Quarry Farm Nature Preserve and Conservation Farm
Pandora, Ohio 45877
Quarry Farm webpage
eBird Bar Charts by Season
Tips for birding Quarry Farm
This Putnam County area near Cranberry Creek flowing into larger Riley Creek was dredged and straightened in the 1950s to alleviate flooding in the area, but since then family and friends have worked hard on restoring the stream’s riparian corridor, the floodplain, and woodland maintained it as a retreat and nature preserve. With this habitat restoration it follows that good birds are found in the woods along Cranberry Creek, deep in the prairies, nearby abandoned quarries, and even in the barnyard of rescued farm animals.
I’ve also experienced creek walking mid summer for dragonflies, damselflies, and butterflies while listening to feeding songbirds. This is a wonderful hours long hike in a small preserve boasting 128 species of birds, but be sure to call ahead to let the owners/friends schedule your private time to visit. Be prepared for rough terrain, slippery rock and wet, wooden walkways, tall grasses requiring bug spray, and friendly hosts showing off the historic cabin and farm animals in the more accessible areas.
From Amy Downing, Ohio Ornithological Society Northwest Regional Director
About Quarry Farm Nature Preserve and Conservation Farm
Several small quarries along Riley Creek near Bluffton were operated in the late 19th and early 20th Century for flagstone and lime burning. The Sackett family ran such a business in the floodplain southeast of the mouth of Cranberry Run where it enters Riley Creek. Their quarrying operation hit multiple springs that forced the business to relocate upstream.
Everett Seitz and his family lived in a house on the upland north of the flooded quarry pit. After a fire claimed his house in the early 1940s, Everett’s brother Carl, and his wife, Joyce, bought the 50 acres that encompassed the old quarry and the two homesteads. Carl pastured Jersey calves there. The waters of the old quarry and Cranberry Run became popular fishing spots. “Families came there to fish and picnic on the spit of land between the quarry and the stream,” remembers Joyce. ” There was a willow that grew almost parallel to the quarry. Big fish gathered there. The water was deep, especially the northeast corner.”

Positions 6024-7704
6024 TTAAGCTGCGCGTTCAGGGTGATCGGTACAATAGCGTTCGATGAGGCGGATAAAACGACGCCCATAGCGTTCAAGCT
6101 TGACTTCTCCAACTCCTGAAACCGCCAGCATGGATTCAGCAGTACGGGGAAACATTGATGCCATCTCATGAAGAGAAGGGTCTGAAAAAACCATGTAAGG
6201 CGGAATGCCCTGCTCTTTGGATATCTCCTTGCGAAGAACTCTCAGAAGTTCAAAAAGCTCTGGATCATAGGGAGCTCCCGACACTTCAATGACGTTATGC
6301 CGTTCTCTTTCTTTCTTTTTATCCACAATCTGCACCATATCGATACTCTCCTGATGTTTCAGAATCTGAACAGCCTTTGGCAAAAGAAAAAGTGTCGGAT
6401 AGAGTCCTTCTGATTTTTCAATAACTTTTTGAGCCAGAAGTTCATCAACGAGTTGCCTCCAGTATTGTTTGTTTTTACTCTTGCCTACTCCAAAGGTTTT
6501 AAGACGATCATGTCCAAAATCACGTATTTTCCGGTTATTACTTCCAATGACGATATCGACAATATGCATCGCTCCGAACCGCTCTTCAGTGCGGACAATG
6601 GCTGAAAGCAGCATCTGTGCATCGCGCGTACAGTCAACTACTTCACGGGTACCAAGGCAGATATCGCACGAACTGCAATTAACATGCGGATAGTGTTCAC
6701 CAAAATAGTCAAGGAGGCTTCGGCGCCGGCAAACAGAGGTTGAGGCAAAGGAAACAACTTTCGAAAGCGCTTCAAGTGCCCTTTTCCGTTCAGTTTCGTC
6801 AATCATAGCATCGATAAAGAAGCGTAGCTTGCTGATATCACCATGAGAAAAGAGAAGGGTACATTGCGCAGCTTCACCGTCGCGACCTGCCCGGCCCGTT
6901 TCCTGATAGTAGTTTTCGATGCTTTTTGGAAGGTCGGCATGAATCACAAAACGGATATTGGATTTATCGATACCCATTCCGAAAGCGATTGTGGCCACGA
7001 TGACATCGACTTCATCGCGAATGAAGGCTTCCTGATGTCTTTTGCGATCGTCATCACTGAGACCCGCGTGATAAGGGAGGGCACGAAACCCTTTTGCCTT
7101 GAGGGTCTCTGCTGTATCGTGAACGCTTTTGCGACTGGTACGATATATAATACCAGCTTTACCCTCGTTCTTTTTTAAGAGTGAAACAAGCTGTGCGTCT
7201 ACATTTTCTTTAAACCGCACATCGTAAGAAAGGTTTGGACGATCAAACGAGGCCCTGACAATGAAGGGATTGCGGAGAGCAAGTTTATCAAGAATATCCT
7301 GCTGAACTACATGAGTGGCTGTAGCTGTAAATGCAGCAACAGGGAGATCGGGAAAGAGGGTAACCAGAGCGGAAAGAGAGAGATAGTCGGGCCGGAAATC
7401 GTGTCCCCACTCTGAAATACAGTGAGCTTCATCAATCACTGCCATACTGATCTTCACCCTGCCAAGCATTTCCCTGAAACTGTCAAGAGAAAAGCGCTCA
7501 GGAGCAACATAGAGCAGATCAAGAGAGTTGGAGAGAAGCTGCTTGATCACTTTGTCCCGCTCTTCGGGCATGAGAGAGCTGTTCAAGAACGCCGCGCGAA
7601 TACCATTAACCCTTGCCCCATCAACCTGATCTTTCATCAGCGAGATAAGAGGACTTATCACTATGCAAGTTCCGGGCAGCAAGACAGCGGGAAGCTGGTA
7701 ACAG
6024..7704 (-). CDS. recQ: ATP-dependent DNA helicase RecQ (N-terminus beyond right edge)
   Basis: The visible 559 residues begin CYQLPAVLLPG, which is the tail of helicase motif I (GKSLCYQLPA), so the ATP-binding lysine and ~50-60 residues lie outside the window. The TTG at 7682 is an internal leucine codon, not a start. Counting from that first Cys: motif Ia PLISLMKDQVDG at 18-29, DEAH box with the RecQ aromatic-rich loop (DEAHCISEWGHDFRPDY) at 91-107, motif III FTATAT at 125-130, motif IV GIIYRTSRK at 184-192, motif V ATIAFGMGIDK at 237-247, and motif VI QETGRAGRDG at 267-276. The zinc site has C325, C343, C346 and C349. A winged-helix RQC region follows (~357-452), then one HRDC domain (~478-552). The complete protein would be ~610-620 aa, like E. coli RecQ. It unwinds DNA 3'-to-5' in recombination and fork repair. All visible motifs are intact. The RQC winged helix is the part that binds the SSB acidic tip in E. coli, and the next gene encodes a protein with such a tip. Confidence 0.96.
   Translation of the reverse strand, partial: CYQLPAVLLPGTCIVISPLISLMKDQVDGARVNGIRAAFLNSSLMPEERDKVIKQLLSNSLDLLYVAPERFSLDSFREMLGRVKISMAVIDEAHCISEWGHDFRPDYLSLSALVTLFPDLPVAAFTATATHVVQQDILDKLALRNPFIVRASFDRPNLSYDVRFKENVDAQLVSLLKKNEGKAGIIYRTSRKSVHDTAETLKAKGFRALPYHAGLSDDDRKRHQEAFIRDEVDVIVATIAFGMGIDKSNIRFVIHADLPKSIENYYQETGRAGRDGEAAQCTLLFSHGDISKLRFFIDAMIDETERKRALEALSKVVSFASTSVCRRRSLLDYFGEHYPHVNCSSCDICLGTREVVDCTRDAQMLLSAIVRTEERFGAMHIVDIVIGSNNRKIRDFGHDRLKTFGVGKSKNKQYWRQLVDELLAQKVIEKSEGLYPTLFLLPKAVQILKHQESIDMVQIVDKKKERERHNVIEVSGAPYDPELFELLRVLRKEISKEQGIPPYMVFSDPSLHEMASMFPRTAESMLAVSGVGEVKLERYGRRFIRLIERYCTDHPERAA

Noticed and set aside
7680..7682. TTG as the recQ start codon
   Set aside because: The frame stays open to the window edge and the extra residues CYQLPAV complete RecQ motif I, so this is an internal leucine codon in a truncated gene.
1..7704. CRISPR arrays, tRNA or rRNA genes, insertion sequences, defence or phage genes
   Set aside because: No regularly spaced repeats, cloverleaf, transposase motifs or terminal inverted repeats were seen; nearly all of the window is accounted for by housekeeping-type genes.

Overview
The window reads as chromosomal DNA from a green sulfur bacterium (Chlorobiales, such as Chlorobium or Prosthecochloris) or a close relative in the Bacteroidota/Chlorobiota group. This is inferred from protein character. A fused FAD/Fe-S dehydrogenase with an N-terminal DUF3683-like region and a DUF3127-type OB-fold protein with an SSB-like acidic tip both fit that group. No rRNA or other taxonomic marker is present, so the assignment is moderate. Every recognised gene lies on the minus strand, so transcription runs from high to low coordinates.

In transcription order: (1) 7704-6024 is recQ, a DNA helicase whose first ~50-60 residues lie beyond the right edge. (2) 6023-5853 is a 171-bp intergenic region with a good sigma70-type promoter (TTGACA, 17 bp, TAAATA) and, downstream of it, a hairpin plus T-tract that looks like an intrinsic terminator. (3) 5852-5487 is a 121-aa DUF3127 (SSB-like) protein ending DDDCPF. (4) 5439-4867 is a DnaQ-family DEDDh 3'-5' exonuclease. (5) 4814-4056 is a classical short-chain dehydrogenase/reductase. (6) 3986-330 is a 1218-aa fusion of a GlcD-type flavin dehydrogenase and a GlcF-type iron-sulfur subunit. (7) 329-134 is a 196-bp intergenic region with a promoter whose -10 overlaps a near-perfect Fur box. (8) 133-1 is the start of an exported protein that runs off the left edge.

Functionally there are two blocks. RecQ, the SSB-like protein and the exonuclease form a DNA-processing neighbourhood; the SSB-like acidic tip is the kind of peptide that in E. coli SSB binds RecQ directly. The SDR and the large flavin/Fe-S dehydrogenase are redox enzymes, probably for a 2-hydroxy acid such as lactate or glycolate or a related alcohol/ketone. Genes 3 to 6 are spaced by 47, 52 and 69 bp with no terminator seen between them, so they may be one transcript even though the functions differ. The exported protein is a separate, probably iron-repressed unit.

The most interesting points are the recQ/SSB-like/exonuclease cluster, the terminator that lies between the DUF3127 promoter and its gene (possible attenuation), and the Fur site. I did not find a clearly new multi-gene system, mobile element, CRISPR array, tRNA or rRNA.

In the 1950s, Cranberry Run was dredged and straightened in a government effort to abate flooding in Allen and Putnam Counties. This caused increased flooding and extensive erosion that filled in much of the old quarry with sediment.
In the early 1970s, Gerald and Laura (Seitz) Coburn bought the Quarry Farm, as the Seitz family had come to call the place. They began restoring the stream’s riparian corridor, the floodplain, and woodland and maintained it as a retreat and nature preserve. Today, family members and friends continue to operate the Quarry Farm with the same mission in mind. Several distinct habitats have flourished and are home to native mammals, reptiles, amphibians, and plants as well as native and migratory birds and insects.
The quarry suffered from the 1960s dredging, as well as from another round in the early 1980s, but it is still a wetland that houses birds, reptiles, amphibians and rare plants. Because of the healthy tree growth on its banks, Cranberry Run flows clear most of the year to the point of offering a clear plume of water to Riley Creek north of the Quarry Farm.
In 1996, Gerald Coburn purchased a c.1853 cabin in West Virginia and, piece by piece, relocated it to the Quarry Farm. The organic gardens of Red Fox Cabin are alive with butterflies and beneficial insects. The cabin serves as a visitors and conference center for public education workshops and school tours. Although the Quarry Farm Nature Preserve and Conservation Farm is closed to hunting and is currently only open to visitors by appointment only, the board of directors is working to establish public access hours for hiking and educational events.
From Quarry Farm webpage